115 Min | Crime – Drama – Thriller | December 1990
IMDB Rating: 7.9
Directors: Joel Coen, Ethan Coen
Starring: Gabriel Byrne, Albert Finney, John Turturro
Miller’s Crossing Review: Is it really a stretch to claim that Millers Crossing is the Coens’ greatest film? Not if you are judging it on technical merit. The acting, screen writing, cinematography and direction are at near perfection. The setting is prohibition-era, big city America and thats all we know, and all we need to know, this movie isn’t about history. Millers Crossing is a film that explores themes like power, loyalty and trust. The plot is rather intricate for a gangster movie and the first time you view it you aren’t exactly sure just what happened. This is not a complaint about the film, but really more of a compliment. Many film classics through the years can leave you confused if you really dissect them afterwords.
The story of Millers Crossing revolves around the central character Tommy (Gabriel Byrne), who is the right hand man to mob boss Leo (Albert Finney). It seems a rival named Johnny Casper (Jon Polito) is about to start a war over a two-bit bookie named Bernie (John Turturro) and Leo has decided to protect Bernie as Leo is currently seeing Bernies sister Verna (Marcia Gay Harden). Casper is not at all happy about this and neither is Tommy and he tries to warn Leo but Leo is smitten and vows to protect his lover’s brother. This is where things start to get murky, whose really loyal to who, and why? Leo controls everything in the city but when he narrowly survives assassination, he suddenly starts to lose grip of his power. At one point a cautious Tommy tries talking sense into over-confident Leo with the memorable line “you run this town because people think you run it, if they stop thinking it, you stop running it”.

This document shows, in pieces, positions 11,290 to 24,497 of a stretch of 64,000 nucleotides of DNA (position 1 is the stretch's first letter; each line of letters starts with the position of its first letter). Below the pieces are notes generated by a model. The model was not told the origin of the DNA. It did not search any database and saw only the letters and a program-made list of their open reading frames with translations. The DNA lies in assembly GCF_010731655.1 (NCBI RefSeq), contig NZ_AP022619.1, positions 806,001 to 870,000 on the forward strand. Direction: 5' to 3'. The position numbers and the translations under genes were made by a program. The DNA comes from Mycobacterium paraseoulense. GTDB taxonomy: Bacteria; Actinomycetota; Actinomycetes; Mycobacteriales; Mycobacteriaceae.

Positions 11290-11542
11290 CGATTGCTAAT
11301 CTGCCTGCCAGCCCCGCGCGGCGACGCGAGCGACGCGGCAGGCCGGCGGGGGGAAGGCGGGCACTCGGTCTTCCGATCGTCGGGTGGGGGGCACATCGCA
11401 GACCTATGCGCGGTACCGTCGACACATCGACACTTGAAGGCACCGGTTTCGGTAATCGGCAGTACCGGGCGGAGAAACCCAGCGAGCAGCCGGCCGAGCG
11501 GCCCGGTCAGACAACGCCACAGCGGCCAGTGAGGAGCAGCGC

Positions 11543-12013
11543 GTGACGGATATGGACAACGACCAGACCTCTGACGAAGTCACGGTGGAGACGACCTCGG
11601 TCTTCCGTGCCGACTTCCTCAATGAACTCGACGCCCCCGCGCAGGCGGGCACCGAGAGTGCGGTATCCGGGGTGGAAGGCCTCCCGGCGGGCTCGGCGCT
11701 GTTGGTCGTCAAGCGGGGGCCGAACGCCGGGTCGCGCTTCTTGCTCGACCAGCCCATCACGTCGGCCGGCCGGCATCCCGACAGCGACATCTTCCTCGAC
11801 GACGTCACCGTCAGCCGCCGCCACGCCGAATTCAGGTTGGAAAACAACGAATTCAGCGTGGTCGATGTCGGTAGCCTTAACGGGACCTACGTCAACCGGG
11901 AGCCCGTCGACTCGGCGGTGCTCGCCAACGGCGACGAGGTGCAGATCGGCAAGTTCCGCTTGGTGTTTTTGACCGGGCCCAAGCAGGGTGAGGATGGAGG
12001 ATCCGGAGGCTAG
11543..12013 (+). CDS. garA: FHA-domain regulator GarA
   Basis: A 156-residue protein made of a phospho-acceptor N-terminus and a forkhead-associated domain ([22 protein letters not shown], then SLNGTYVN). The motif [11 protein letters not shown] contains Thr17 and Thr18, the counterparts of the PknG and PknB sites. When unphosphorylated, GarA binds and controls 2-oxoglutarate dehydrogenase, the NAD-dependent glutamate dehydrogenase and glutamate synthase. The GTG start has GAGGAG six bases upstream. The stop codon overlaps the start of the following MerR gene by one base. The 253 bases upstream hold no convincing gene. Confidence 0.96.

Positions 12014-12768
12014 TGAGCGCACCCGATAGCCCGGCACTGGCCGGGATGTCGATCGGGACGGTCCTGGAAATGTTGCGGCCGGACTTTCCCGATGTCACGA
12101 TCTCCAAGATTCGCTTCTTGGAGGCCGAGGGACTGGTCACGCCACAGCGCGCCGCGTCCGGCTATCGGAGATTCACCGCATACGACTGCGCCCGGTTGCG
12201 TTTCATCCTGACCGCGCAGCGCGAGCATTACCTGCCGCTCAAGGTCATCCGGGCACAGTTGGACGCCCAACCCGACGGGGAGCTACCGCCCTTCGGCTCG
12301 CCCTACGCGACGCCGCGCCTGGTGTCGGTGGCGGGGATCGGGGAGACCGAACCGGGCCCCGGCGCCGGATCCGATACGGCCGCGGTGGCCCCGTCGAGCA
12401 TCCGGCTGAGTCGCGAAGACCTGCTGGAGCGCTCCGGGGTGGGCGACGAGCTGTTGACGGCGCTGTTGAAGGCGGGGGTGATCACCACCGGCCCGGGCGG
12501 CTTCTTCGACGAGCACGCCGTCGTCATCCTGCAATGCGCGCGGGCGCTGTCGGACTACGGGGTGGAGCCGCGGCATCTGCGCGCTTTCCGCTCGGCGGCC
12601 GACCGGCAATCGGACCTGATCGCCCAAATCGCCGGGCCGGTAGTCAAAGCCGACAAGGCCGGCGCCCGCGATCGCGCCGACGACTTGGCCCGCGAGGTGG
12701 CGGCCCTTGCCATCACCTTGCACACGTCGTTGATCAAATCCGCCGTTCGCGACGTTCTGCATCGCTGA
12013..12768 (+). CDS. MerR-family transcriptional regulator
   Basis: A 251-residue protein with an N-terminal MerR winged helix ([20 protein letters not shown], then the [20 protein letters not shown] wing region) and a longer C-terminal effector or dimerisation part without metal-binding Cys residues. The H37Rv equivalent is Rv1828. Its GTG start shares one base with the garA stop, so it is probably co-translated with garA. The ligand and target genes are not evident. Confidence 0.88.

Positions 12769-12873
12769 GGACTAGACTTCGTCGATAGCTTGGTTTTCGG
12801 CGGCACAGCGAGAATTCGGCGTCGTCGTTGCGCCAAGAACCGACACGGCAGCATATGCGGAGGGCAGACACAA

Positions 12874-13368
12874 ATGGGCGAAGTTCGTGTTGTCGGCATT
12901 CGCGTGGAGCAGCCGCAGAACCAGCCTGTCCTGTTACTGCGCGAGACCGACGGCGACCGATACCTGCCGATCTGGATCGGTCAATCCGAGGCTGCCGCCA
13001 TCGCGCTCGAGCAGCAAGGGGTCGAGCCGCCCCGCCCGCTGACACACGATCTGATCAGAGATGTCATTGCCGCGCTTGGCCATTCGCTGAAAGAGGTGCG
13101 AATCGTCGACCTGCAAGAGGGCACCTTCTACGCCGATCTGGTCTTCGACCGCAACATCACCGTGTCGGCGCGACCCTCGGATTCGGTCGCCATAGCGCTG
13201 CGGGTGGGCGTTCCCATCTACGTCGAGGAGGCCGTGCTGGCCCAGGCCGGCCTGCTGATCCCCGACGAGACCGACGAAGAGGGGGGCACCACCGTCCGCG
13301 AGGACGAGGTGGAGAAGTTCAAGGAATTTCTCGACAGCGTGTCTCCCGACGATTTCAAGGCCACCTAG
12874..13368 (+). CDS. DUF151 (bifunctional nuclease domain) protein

I would have to agree that the best scenes of the film are Leo and the “danny boy” scene and the title scene. Bernies little ride out to Millers crossing. John Turturro is astounding in this scene, but I hate to single out any one actor in Millers Crossing because the whole cast is absolutely perfect. This brings me to my favorite part which is the climactic scene at Caspers house. Casper of course leaves us with the immortal words, something he tells all his boys, “always put one in the brain”. Gotta love it, and yes it was overshadowed by goodfellas and other films when it was released, but like fine wine the classics always age well and if you’ve never seen Millers Crossing i envy you, because you get the sheer joy of seeing a perfect film for the first time.